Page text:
Poster Topical Area: Obesity

Location: Hall D

Poster Board Number: 733

P23-106 - Clinical Indicators of Sarcopenia in Normal Weight Obesity

Sunday, Jun 10
8:00 AM – 6:00 PM

Objective: Normal weight obesity (NWO) is a relatively new diagnosis and is defined as normal BMI with increased body fat percentage (%). Even though these individuals are apparently healthy, they are at a higher risk of negative health outcomes. According past studies, physical inactivity is related to NWO, which may contribute to muscle loss and decreased muscle function. Sarcopenia is generalized loss of skeletal muscle mass and strength. We hypothesized that individuals with NWO have increased risk of sarcopenia.

We conducted an exploratory, cross sectional study with 20 adults (Mean age = 32.2 years; SD = 10.4) with normal body mass index (BMI) of between 18.5 - 23 kg/m2 for Asians and between 18.5 - 25 kg/m2 for Caucasians. Height, weight, waist, hip, arm and calf circumferences were measured. Body fat and muscle mass were measured using Bioelectrical Impedance Analyzer. We categorized as NWO if total body fat% was above 23.1% and 33.3% for males and females, respectively (Romero-Corral A. et al). Grip strength was measured using a handgrip dynamometer (Lafayette) and the maximum value out of 6 readings from both hands was considered as the maximal grip strength. Anthropometric measurements were compared between NWL and NWO using general linear model.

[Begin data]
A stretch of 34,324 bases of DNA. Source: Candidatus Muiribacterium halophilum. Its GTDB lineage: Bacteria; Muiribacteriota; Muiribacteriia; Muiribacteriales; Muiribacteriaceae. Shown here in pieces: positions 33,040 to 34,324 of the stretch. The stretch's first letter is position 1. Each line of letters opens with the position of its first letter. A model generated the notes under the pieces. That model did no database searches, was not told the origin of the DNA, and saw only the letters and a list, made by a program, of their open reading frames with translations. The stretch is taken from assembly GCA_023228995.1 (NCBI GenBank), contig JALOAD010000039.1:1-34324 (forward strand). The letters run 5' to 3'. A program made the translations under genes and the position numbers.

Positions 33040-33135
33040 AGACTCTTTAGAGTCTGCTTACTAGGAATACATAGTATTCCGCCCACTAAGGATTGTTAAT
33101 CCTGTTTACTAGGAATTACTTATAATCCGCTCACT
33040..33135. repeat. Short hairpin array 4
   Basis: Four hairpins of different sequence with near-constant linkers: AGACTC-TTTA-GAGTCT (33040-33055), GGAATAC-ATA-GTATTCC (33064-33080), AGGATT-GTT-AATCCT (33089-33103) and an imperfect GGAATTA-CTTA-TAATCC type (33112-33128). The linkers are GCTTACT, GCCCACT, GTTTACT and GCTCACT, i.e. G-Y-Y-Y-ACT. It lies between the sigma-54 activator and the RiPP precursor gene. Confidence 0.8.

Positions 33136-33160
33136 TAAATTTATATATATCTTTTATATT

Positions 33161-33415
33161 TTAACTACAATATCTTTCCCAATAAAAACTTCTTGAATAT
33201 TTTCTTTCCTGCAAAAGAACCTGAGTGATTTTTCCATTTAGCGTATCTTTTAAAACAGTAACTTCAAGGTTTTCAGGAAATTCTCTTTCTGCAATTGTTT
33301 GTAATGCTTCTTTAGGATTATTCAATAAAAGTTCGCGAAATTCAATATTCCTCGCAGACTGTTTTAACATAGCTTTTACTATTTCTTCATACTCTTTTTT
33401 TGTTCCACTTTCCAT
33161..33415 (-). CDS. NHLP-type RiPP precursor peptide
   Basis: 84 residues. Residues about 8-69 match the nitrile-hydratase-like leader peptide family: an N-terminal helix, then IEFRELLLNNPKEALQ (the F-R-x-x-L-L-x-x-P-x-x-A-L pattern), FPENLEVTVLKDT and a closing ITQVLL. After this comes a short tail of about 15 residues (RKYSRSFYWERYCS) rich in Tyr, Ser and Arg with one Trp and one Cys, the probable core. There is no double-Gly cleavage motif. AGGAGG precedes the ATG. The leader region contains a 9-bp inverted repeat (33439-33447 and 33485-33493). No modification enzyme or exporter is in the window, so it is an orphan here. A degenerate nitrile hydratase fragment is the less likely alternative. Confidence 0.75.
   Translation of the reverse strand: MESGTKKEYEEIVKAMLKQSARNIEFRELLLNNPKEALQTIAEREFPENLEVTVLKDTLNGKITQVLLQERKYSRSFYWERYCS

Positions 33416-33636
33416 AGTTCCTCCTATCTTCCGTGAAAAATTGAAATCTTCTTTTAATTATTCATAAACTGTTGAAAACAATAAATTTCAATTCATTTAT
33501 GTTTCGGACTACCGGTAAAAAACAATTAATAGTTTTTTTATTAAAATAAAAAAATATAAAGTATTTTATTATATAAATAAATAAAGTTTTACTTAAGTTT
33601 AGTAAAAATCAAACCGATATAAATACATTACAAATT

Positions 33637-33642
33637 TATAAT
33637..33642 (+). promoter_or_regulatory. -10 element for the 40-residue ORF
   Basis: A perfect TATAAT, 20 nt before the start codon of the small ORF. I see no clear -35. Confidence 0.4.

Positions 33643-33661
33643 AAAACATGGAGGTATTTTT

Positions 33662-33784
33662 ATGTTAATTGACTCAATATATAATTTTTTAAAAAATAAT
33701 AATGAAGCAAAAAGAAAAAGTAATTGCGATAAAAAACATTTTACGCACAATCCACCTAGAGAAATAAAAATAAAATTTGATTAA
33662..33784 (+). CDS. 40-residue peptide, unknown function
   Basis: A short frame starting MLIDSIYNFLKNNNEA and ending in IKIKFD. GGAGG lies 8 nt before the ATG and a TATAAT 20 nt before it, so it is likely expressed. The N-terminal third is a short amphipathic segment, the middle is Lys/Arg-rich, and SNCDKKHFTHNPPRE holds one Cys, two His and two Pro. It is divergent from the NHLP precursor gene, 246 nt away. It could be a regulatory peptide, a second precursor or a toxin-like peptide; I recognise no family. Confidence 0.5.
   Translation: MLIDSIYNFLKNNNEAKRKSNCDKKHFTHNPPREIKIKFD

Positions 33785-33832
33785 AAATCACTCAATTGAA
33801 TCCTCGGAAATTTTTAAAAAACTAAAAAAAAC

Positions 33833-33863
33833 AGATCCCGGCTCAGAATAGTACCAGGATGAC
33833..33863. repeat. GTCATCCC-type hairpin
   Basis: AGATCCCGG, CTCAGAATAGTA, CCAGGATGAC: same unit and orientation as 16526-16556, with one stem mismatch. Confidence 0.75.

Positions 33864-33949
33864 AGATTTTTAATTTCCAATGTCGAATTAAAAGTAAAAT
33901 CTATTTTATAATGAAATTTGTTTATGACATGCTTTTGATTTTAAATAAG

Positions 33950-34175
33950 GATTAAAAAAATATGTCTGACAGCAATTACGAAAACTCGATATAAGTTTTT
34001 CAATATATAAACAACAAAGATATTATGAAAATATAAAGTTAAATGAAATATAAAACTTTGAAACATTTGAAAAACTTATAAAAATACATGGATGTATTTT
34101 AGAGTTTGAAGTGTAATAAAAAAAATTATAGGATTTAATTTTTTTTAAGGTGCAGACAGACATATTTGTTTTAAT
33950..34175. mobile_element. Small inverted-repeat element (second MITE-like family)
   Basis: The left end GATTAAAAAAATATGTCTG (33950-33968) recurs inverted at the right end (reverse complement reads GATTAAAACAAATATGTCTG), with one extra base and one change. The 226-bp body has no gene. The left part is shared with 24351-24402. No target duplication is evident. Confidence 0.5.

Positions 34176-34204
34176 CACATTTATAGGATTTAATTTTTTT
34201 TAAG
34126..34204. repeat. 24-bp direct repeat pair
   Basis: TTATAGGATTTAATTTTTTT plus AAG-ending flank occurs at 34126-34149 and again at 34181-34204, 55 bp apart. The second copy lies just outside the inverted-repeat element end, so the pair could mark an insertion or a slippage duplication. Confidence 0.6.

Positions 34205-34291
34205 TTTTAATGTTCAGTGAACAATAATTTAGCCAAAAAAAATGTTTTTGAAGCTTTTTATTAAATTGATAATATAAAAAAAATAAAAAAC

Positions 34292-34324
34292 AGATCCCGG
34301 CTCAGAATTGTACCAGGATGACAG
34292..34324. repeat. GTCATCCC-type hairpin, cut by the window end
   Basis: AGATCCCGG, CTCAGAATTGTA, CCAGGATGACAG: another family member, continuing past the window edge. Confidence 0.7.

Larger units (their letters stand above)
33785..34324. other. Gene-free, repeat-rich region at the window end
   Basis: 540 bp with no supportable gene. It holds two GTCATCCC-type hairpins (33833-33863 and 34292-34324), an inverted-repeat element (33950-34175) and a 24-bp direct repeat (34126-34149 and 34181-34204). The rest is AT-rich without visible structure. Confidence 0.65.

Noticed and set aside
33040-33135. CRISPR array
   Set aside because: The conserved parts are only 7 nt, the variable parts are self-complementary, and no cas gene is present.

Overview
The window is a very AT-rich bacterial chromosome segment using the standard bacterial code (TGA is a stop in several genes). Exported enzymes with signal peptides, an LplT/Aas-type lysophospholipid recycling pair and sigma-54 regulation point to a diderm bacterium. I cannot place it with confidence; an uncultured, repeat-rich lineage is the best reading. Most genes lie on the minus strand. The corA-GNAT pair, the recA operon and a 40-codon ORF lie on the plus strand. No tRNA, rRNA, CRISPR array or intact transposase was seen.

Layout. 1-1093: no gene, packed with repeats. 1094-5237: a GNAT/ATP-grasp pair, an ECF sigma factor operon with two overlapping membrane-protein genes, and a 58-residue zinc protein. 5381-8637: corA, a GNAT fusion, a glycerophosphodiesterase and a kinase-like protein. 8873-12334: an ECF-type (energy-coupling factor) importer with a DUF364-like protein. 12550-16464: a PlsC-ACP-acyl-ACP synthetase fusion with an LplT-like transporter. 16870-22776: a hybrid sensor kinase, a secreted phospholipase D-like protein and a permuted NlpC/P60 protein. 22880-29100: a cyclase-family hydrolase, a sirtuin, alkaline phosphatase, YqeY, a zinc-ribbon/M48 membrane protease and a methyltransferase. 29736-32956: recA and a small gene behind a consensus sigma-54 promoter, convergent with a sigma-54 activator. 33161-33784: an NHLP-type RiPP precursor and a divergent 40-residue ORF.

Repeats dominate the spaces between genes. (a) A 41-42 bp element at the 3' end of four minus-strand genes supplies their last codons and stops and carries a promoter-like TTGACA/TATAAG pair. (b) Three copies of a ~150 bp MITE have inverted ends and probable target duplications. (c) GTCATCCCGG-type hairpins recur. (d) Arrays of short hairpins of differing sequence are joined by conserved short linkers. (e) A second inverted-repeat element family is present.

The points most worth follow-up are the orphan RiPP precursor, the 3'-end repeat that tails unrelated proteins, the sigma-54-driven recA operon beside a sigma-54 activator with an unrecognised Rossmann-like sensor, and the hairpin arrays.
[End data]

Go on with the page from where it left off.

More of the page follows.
After controlling for age (years), sex and ethnicity, total body fat mass was significantly higher (p=0.016) in NWO (18.80 kg; SE=1.20, n=8) than NWL (14.80 kg, SE=1.20, n=12). Lean mass was higher in NWL (47.95 kg, SE=1.7) than NWO (43.29 kg, SE=1.75, p=0.056). Maximal grip strength was also higher in NWL (41.04 kg: SE =1.86) than NWO (36.29 kg; SE= 1.94, p=0.077). We did not observe significant differences in other anthropometric measurements between the two groups when controlled for age, sex and ethnicity.

Conclusion. NWO may be associated with sarcopenia, since lean muscle mass and maximal grip strength are lower in NWO in our preliminary analysis. A future larger study to confirm this would be warranted.

Funding Source: Texas Tech University

CoAuthors: Kelcey Mumbower, BS – Texas Tech University, Lubbock, TX; Matt Short, MS – Texas Tech University, Lubbock, TX; Kim Youngdeok, PhD – Texas Tech University, Lubbock, TX; Emily Dhurandhar, PhD – Texas Tech University, Lubbock, TX

Nadeeja N. Wijayatunga

Postdoctoral Research Associate
Texas Tech University
Lubbock, Texas